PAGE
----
By Paul DrewLast week we took a look at Benjamin Britten's intense Peter Grimes. This week it's Britten's equally intense Billy Budd, based on the novella by Herman Melville with a libretto by E.M. Forster and Eric Crozier. Like Grimes, there is a homosexual subtext to Billy Budd, but I don't think it's gratuitous; rather, it becomes an integral part of the plot.
Here we see a clip from the Metropolitan Opera in their 1997 production, featuring the great James Morris as John Claggart, Britten's personification of evil. This is Claggart's famous aria; interestingly, when I was talking with Mitchell about this, he mentioned that this aria was cut from NBC Opera's 1952 production. Why? Well, it's true that cuts had to be made in order to squeeze the opera into NBC's limited timespace (there were so many cuts, in fact, that NBC wound up calling it Scenes from Billy Budd), but the real reason was that NBC Opera mastermind Samuel Chotzinoff felt television could (and eventually would) streamline opera.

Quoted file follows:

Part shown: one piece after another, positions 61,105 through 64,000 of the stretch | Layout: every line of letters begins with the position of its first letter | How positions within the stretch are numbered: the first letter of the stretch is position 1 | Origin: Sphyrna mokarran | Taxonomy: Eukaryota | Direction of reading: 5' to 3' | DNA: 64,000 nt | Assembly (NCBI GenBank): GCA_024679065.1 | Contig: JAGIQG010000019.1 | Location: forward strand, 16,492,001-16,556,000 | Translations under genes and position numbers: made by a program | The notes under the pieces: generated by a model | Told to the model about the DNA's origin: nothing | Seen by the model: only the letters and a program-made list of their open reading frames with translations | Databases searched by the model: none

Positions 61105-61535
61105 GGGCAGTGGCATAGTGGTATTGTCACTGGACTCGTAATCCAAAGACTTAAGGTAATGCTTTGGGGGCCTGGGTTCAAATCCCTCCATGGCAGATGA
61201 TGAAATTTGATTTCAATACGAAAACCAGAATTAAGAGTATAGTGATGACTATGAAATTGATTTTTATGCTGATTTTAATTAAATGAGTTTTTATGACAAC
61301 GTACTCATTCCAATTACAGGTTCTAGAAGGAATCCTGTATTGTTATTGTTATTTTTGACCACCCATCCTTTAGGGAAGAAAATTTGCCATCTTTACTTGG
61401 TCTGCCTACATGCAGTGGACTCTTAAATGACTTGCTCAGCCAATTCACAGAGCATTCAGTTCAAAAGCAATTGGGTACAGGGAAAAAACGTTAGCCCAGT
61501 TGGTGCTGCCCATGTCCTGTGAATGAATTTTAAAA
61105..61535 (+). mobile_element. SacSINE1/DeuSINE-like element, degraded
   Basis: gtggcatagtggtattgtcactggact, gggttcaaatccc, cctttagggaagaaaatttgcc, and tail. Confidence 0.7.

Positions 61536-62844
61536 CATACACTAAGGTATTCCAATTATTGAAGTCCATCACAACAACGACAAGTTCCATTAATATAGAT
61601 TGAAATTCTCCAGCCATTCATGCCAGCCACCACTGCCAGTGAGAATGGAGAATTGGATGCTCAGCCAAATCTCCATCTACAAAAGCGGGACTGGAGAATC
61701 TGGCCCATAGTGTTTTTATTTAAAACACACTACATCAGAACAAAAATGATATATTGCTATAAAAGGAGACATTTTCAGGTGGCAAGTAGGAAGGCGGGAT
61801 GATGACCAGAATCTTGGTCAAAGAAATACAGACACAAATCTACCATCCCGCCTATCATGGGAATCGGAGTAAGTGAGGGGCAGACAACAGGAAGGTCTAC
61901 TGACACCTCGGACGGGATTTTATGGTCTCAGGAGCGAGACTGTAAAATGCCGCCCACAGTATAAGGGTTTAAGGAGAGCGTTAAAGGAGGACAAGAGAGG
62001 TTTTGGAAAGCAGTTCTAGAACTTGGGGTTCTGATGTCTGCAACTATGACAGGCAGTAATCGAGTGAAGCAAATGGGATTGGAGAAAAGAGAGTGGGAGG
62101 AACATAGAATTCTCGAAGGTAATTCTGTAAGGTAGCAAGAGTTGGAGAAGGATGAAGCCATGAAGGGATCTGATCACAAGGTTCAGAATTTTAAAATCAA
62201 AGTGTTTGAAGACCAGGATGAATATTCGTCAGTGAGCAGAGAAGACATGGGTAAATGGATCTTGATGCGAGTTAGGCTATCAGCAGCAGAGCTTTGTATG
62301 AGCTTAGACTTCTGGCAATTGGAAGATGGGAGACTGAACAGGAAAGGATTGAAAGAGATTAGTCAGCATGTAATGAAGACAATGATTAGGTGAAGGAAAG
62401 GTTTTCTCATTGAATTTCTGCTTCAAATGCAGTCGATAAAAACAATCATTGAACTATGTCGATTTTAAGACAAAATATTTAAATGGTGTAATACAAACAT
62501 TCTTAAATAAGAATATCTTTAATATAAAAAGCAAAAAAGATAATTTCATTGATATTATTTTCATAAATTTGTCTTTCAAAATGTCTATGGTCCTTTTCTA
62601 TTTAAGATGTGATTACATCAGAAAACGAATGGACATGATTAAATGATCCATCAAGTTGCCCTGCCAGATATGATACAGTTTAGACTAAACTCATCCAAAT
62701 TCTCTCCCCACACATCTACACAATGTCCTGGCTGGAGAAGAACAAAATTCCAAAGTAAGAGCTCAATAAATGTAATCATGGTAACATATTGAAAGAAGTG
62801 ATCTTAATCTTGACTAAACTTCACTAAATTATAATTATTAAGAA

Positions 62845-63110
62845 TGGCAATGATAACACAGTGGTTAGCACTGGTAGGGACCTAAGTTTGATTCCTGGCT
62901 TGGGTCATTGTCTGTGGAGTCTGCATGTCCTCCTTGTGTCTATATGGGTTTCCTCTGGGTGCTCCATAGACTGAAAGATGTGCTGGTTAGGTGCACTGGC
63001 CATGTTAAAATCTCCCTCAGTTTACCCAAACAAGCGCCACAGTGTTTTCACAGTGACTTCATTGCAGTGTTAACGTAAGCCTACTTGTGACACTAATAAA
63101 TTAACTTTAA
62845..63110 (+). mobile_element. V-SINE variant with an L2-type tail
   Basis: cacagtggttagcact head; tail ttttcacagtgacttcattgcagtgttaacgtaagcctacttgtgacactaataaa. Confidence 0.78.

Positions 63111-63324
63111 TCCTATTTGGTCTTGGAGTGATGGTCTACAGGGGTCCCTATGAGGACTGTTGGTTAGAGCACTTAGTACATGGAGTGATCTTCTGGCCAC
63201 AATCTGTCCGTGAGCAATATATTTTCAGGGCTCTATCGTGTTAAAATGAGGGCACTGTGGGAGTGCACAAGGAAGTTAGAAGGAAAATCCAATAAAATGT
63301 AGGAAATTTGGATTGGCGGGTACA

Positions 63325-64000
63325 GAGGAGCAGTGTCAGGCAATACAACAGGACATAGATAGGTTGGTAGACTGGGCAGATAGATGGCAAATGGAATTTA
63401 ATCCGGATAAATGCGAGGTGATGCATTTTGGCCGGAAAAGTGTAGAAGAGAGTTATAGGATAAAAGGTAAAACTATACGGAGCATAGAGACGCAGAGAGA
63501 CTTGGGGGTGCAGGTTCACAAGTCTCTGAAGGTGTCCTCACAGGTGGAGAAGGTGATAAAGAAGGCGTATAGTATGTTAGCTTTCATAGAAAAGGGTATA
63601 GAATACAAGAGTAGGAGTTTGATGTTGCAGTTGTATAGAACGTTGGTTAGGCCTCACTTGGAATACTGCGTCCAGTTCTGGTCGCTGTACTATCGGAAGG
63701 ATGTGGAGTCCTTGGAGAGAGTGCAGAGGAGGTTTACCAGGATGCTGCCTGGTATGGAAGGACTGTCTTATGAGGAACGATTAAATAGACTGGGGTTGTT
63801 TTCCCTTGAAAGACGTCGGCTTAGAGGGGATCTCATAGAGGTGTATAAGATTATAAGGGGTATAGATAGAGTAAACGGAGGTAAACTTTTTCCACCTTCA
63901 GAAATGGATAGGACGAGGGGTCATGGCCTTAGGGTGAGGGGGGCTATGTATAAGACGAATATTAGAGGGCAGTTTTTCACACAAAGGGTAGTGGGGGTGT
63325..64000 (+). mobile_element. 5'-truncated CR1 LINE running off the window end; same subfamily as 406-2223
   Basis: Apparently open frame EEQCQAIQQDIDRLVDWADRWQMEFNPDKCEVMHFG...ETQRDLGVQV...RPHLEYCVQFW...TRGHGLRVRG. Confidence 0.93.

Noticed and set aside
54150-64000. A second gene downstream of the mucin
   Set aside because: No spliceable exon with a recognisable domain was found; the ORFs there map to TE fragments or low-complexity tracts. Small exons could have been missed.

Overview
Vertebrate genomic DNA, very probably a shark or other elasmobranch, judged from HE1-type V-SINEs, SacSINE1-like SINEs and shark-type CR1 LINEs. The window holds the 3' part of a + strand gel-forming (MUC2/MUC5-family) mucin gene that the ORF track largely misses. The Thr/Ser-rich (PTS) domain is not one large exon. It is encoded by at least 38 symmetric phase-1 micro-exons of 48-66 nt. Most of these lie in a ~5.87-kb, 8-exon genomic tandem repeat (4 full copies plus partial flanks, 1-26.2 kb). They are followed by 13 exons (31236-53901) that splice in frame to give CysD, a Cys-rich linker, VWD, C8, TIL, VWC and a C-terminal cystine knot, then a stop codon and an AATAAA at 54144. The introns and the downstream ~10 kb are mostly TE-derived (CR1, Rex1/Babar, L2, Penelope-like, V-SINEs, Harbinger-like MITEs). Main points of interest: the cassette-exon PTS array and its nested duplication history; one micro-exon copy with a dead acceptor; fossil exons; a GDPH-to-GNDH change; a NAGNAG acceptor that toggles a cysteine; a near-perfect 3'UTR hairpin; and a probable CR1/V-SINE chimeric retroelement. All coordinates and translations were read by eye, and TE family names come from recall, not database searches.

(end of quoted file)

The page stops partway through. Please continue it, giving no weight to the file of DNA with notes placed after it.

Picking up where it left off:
Claggart's aria, as is the case with many arias, was designed primarily to give us a glimpse into the character's thoughts and motivation. Chotzinoff reasoned that television, with its ability to offer close-ups and other special effects, would be able to convey emotions and thoughts more quickly and effetively - a kind of opera shorthand - rendering such long scenes unnecessary. I don't think he was right then (and neither did Britten; he was furious at the cuts NBC made, leading to a profound distrust of TV's ability to broadcast opera), and I don't think he's right now. This aria, which Chotzinoff thought unnecessary, has come to be seen as one of the opera's greatest moments. You be the judge.